New tests promise toughest Olympics for cheats

Olympic stadium in Stratford The 2012 games will see a new blood test deployed for the first time

The scientist in charge of anti-doping at next year's London Olympics says the games will be the toughest yet for cheats.

Prof David Cowan strongly indicated that a new test to catch blood dopers could be deployed for the first time.

Speaking at the British Science Festival in Bradford, Professor Cowan confirmed there would also be a new test for human growth hormone.

He said a new lab would aim to carry out about 6,000 tests during the games.

While scientists have developed tests for almost all forms of doping in sport, the one that has caused them the most trouble has been the practice of athletes storing and transfusing their own blood.

Known as autologous blood doping, it increases the number of red blood cells and gives a substantial boost to an athlete's endurance by allowing them to carry more oxygen.

Several high profile Olympic competitors have been accused of the practice over the past 30 years, while scientists have failed to develop an effective test.

But according to Professor Cowan, who is based at King's College London, that might be about to change.

Staying ahead

At this meeting he gave details of a new test that would compare the age of blood samples by looking at the genetic component of red blood cells.

"We're working on a scheme where the nuclear material, not in the nucleus itself, but the RNA material in the cell has been shown to change and we are hoping that using those markers we'll be able to distinguish stored blood from blood that's in your body naturally," he said.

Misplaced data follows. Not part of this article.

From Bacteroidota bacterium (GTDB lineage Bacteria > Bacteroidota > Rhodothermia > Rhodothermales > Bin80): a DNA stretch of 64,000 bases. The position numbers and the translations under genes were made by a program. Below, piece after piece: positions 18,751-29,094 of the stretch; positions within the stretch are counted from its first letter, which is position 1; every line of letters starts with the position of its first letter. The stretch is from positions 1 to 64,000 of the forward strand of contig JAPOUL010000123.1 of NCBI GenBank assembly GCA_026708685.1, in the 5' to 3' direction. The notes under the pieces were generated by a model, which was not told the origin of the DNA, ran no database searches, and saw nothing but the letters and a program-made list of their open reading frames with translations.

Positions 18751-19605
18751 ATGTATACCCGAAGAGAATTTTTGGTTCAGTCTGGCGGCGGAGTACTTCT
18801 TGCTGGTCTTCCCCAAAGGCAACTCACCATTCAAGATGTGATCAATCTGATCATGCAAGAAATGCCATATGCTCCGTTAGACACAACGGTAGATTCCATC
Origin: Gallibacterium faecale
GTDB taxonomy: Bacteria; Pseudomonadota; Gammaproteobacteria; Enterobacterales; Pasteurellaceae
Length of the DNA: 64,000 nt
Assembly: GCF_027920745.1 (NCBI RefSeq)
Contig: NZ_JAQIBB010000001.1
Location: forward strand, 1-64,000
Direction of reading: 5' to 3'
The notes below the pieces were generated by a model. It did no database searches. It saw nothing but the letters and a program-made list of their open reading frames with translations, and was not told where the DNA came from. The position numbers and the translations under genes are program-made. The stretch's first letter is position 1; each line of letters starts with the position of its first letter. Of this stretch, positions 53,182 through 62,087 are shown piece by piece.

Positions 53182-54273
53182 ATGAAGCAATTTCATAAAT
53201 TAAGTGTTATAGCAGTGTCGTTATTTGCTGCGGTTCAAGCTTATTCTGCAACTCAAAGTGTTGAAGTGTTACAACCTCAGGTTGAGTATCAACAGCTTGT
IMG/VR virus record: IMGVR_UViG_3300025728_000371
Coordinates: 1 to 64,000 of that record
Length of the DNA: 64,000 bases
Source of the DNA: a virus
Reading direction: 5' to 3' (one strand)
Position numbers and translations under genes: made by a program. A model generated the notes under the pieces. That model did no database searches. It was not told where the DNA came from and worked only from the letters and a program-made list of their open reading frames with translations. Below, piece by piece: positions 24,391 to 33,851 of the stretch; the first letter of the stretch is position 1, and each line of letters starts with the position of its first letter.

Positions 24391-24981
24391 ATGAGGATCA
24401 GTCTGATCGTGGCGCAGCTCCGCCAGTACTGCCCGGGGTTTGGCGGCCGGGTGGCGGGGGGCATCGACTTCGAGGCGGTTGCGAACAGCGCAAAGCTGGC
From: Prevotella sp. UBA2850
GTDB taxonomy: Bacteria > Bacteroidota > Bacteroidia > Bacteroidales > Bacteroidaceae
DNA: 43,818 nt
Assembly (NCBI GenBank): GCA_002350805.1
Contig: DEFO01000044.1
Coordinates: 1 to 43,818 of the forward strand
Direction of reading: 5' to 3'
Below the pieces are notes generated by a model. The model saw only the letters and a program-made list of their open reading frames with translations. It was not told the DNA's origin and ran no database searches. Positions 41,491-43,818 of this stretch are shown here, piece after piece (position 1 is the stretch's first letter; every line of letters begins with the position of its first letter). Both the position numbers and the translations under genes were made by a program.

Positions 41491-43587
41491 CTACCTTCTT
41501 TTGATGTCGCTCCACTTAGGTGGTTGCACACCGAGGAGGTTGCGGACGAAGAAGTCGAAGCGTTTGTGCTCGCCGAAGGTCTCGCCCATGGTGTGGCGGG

Scientists have developed a successful test for another type of manipulation called homologous blood doping. This involves taking blood from relatives or friends of a similar blood group. It was highly prevalent in cycling and winter sports through the 1990s and the early parts of the 21st century.

London 2012 - Begin your journey here

London view

Researchers working with the World Anti-Doping Agency (WADA) succeeded in developing a test based on differences in blood cell surface antigens. It led to the sentencing of cyclist Tyler Hamilton who won a gold medal at the Olympic games in Athens in 2004 but failed a test for homologous blood doping shortly afterwards.

In reaction to the introduction of this test, dopers became more reliant on their own blood supplies. In 2006 Spanish police raided a clinic in Madrid run by a Dr Eufemiano Fuentes. The so-called Operation Puerto uncovered a systematic, highly organised doping ring based mainly on storing and transfusing blood. Dozens of cyclists and other athletes were said to have been involved.

Now, without directly confirming that the test for autologous doping would be available by next Summer, Professor Cowan gave the strongest hint yet that it would be ready in time.

"I would never guarantee what we can deliver by a particular time, that's the nature of research, we're working very quickly on this, the progress is very exciting. I would put it the other way round, if you're an athlete be careful - we may have a test in time," he said.

Professor Cowan did confirm that an improved test for human growth hormone would be available next Summer and that tests for gene doping were also in the pipeline. His message to dopers was simple - cheats will be caught if they come to London.

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